Art Fly Rachel Gorman returns from the far reaches of the universe…
Be warned, star children: some weekends ago I traveled into the cosmically creative hive mind of the Future Kids Society and may have gotten lost in a wormhole of nostalgia. Back in April, the self-described “art gang” hosted their “Interstellar Journey into the Unknown”—an interactive art party at The Art Klub on Elysian Fields.
“What is going on?” I overheard more than one person ask as we bought our drink tickets and stepped inside the homemade entrance tunnel. Their sense of disorientation felt appropriate. We were, after all, on a journey into the unknown—the rainbow eyeglasses, a magnetic light, and a “mission checklist” our only guides. Stepping into the tunnel, the rainbow glasses transformed the confined space decorated with Christmas lights and neon toys into a cavernous prismatic lightscape. It was a simple yet clever trick, and it set the tone for what would be a night of low-budget, highly imaginative experiences. Three, two, one…lift off.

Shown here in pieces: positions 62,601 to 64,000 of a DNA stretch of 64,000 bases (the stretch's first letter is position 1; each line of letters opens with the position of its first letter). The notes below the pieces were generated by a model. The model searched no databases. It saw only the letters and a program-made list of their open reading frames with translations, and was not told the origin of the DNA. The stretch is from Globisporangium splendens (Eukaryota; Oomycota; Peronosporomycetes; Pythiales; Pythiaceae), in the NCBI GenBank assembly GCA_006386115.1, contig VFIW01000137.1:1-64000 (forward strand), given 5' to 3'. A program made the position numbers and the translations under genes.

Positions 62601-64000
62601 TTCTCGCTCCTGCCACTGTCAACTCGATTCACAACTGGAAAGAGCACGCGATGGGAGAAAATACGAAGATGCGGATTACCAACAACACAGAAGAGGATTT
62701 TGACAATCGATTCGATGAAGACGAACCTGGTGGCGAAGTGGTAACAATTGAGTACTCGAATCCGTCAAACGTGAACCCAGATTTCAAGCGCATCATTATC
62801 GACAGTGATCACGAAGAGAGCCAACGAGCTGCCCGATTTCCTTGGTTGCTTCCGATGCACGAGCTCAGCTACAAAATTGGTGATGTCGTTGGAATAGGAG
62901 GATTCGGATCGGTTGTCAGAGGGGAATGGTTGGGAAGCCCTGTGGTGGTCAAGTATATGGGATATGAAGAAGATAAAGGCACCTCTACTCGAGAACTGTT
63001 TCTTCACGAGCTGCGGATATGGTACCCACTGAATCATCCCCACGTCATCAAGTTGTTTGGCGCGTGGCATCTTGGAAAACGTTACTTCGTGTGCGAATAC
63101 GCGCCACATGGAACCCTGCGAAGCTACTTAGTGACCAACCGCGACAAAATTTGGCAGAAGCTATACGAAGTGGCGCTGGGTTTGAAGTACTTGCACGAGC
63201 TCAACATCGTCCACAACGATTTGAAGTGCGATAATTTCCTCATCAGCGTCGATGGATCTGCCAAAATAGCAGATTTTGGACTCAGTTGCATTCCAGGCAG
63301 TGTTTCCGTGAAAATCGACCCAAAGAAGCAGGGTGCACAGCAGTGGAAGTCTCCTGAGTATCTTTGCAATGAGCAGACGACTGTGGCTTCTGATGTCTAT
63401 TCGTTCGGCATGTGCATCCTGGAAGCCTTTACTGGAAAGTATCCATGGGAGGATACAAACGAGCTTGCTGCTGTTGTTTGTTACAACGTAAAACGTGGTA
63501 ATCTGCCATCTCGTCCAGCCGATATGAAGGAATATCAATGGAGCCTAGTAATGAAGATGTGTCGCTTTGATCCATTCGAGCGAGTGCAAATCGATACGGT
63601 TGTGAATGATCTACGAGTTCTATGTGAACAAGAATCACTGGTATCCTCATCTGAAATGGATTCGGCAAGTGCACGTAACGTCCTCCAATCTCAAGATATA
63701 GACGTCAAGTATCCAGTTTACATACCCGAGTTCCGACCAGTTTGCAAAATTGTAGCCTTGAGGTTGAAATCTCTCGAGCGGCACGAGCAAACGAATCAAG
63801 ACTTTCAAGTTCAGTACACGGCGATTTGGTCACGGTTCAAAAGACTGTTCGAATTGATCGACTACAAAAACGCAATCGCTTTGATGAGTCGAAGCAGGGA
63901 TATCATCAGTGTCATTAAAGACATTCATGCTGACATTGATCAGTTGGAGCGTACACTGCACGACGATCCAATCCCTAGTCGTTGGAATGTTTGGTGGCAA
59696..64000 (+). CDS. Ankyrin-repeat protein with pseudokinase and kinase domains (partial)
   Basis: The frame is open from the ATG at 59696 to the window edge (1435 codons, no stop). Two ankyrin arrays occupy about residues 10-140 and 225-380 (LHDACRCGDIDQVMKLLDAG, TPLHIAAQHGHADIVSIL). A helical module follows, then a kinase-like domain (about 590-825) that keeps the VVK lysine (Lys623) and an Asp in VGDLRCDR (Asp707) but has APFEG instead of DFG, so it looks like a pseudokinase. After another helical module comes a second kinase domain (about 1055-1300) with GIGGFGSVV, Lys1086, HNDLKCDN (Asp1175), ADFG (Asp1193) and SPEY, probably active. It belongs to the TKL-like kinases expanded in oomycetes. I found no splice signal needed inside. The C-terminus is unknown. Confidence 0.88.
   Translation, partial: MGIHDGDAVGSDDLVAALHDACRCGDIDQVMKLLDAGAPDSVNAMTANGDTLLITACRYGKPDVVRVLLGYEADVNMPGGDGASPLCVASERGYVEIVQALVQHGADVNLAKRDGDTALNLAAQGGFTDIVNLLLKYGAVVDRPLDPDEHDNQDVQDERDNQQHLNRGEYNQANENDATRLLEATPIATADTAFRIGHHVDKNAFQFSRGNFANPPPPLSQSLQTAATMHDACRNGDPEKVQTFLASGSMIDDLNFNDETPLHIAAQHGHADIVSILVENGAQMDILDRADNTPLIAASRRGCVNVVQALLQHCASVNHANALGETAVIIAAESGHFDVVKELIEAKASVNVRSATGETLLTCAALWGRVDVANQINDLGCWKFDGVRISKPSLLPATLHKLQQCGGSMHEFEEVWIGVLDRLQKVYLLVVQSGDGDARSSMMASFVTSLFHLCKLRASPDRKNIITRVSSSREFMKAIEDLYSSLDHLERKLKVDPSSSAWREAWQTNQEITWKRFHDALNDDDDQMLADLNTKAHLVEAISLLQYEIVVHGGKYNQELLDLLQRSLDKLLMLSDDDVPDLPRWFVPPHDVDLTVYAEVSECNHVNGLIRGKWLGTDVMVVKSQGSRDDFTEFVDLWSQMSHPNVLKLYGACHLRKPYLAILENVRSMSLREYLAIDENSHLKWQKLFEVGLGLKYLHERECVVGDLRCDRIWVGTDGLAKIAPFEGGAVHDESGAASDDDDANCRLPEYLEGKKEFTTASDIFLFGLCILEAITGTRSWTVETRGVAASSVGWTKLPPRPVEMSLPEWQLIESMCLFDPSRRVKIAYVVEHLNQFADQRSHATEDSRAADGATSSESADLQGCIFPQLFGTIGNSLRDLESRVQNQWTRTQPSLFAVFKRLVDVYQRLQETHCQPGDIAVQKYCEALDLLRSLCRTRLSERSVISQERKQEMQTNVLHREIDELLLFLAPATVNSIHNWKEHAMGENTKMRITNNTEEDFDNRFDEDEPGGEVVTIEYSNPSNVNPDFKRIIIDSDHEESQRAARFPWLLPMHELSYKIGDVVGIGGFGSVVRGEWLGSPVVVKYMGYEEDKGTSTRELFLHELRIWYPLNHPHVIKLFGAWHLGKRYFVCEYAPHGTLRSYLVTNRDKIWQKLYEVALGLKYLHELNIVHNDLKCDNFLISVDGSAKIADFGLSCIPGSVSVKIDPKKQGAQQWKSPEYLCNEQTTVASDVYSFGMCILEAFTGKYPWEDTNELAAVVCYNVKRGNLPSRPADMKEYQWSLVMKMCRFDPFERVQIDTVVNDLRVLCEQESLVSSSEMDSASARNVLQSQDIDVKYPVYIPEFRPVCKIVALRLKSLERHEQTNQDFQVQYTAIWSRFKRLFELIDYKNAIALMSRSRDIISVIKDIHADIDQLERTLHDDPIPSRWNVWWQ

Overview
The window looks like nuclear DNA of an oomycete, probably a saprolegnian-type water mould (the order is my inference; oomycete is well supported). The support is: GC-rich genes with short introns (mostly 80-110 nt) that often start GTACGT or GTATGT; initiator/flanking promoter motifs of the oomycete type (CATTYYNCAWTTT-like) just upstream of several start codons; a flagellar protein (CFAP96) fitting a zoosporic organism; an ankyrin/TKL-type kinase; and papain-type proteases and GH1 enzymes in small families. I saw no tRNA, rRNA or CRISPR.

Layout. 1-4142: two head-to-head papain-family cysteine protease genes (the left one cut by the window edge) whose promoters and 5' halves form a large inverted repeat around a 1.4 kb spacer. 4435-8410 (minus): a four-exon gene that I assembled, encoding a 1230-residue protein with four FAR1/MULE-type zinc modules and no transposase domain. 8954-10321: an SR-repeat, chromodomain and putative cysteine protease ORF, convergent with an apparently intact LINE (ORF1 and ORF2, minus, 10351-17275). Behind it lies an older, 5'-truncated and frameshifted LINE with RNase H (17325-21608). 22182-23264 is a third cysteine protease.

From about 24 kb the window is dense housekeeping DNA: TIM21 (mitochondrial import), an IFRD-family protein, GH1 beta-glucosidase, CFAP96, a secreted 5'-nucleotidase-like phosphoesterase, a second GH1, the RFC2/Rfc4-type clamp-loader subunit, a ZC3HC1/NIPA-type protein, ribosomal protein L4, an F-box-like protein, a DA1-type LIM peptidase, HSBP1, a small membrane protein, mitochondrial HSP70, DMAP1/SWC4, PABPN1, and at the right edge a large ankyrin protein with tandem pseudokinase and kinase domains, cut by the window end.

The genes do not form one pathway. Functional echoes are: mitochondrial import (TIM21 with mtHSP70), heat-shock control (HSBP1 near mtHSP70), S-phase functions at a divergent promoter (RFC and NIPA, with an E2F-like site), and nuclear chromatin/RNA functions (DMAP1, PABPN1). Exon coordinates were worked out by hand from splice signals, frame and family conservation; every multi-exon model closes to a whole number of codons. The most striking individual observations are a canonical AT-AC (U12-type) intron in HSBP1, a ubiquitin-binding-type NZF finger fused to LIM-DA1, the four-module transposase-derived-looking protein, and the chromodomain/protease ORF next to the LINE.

Once inside, the black and dayglo styled warehouse most resembled a Children’s Museum version of space exploration, one curated by the types of people who grew up pasting glow-in-the-dark star stickers on their bedroom walls and pretending their bouncy mattresses were the surface of the moon. The event was not just science or science fiction but rather a look at those two ideas through the lens of youthful fascination. A collaboration between 20 “visual artists, performance artists, scientists, and computer hackers,” the one-night show was a mix of hands-on exhibits, acrobatics, and space-themed performances that found the simple joy in play.
Stationed around the (very dark) room, various pieces encouraged partygoers to play with light such as a giant lite-brite with colorful moveable plugs and a “shadow machine” that used photosensitive paint and flash bulbs to capture the shapes and shadows of people standing inside its booth. Video game projections decorated the walls, giant robots dominated whole sections of the room, and a legion of DJs played instrumental electronica “enhanced” (read: made louder) by dozens of big, blinking headphones passed around to audience members.
Costumes were everywhere—scientists in light-up lab coats and slinky, sexy aliens. Event organizer and artist Dara Johnston, who was dressed to the (deep space) nines as a neon Judy Jetson in club-kid style moon boots, hoped the party would “spark people’s inner child.” Showcasing their collective ability to imaginatively combine art and science, the Future Kids Society did just that, crafting a fantastical journey through space that was (at times quite literally) electrifying.